“Shazam!” released to a largely positive critical reception. The character-concentrated film focuses squarely on a teenager’s response to being a superhero.
Remember being young, innocent and running around your garden with a towel draped over your shoulders, convinced that you were soaring over cityscapes? Remember how you imagined all the good you would do with your powers? How you would save innocent lives, bask in the glow of praise, and make the world a better place?
Alternatively, remember when you were young, innocent and imagining being an adult? Remember how you envisioned being old enough to log on at any online betting site you wanted, and put down a bet, without fear of being busted?
“Shazam!” remembers, on both accounts, and happens to be an entire film based around these concepts.
I’m a Superhero!
“Shazam!” tells the story of Billy Batson (Asher Angel), a teenage orphan who can’t seem to stay on the right side of the law. Wait, don’t roll your eyes and assume that this is another gritty, dark DCEU movie. Billy is indeed an orphan and there is, likewise, a fairly tragic, realistic story to tell about his biological mother. But the film is still squarely focused on being a comedy.
Billy lands up at yet another new foster home, this one populated by a quirky potpourri of other orphans. But soon after arriving, Billy is unexpectedly granted super powers by an ancient wizard. The powers include being a hunky, muscled, superhuman adult (Zachary Levi). Upon saying the wizard’s name – “Shazam!” – Billy is able to transform back and forth, between adult superhero, and teenage orphan. The term “wish fulfillment” or “modern wonder” should be rattling around in your head about now.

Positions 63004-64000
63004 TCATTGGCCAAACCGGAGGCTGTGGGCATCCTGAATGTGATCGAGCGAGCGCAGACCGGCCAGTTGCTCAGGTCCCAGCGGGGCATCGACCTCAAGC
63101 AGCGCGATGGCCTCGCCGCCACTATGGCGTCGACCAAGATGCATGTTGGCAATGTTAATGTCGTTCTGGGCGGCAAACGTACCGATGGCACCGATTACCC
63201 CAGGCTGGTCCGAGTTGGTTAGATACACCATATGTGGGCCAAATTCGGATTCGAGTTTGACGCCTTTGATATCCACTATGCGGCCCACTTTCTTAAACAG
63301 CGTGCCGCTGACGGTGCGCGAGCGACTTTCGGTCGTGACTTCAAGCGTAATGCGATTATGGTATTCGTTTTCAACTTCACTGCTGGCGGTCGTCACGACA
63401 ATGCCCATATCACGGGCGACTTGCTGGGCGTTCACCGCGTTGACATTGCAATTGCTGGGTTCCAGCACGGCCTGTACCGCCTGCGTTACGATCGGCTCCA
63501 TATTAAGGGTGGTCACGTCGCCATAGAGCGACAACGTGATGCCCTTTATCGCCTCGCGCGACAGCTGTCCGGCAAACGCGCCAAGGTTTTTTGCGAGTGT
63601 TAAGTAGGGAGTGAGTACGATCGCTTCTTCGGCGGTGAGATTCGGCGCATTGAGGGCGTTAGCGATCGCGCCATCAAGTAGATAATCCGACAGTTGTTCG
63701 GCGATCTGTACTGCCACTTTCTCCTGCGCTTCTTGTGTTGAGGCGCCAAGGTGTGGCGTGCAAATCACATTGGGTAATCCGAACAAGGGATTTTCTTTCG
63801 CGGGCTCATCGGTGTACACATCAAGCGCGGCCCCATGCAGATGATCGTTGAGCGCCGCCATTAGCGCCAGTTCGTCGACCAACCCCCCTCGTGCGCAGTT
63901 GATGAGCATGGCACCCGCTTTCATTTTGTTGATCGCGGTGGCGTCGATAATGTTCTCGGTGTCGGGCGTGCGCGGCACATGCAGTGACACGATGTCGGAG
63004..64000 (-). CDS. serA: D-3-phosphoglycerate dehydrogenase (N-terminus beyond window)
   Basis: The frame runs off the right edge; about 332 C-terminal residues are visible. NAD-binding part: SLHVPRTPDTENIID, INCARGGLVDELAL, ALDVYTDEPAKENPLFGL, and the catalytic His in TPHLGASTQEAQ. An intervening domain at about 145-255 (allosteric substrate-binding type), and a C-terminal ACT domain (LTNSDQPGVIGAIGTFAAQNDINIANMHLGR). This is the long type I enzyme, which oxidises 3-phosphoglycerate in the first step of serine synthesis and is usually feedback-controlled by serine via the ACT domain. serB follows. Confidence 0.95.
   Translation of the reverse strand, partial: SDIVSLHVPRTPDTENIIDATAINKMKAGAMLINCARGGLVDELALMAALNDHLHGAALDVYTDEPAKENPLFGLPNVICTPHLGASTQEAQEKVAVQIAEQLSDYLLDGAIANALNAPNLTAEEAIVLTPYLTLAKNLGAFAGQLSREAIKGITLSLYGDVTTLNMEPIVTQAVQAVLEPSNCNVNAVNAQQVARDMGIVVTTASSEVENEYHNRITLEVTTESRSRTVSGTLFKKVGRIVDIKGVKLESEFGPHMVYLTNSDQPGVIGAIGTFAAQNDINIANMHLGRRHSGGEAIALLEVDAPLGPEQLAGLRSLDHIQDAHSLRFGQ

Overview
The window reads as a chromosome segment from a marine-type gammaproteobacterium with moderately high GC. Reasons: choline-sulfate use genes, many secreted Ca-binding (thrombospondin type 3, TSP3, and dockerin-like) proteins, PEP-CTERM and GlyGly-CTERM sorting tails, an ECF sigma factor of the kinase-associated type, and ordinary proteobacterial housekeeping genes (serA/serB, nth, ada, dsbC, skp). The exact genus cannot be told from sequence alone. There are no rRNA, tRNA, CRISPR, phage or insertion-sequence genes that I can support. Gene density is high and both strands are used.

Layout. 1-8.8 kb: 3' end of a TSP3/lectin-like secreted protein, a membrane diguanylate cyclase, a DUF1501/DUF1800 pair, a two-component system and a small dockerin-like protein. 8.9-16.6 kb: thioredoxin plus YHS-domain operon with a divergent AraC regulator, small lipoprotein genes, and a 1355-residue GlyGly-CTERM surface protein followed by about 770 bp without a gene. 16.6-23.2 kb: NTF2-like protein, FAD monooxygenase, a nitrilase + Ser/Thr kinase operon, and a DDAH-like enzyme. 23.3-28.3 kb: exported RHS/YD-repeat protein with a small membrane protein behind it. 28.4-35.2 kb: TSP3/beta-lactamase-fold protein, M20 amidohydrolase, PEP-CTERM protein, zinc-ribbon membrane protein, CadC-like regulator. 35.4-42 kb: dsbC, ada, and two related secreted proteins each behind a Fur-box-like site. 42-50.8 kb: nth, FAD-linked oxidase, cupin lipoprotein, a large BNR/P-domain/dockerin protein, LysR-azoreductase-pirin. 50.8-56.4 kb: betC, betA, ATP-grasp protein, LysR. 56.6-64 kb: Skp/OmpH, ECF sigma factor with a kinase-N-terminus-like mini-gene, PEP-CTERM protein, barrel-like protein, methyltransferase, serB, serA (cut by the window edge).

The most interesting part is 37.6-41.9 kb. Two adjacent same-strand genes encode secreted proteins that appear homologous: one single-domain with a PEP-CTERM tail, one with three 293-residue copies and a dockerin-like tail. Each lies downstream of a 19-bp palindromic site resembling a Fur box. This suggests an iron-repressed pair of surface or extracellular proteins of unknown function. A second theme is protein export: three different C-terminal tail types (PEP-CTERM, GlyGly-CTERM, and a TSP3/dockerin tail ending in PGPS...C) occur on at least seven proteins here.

A Wink and a Nod
Yes, this all is exactly as corny as you would think it is. But “Shazam!” knows that it’s corny, and leans heavily into the corniness, deriving a virtually endless stream of comedy from just how out dated a superhero Shazam is, and how silly his origin story happens to be. The nods and winks to the audience are too numerous to mention, and thankfully, the majority of the jokes land.
Billy and new friend, Freddy Freeman (Jack Dylan Grazer), set about attempting to understand the Shazam powers – how they work, how they can train them, and how best to use them. This is the majority of the film, two teenage boys grappling with superhuman abilities, with endlessly comical results. In other words, it’s a coming of age story, but told in a very interesting and unique way.
Deeper Than It Seems
There is a villain in the story, Thaddeus Sivana (Mark Strong), and indeed even a climax superhero fight. But even this is simply to cap off the journey of Billy learning how to be an adult, and accepting his new foster home. Thaddeus, likewise, encountered the wizard in his youth, but chose a path of evil. The simple, yet cleverly told, message is of choosing a path in your youth; one that will determine who you are in adult years. So even between the laughs, “Shazam!” manages to be deeper than it seems on the surface.
As far as superhero films go, this is one of the best in years, and definitely worth a watch.
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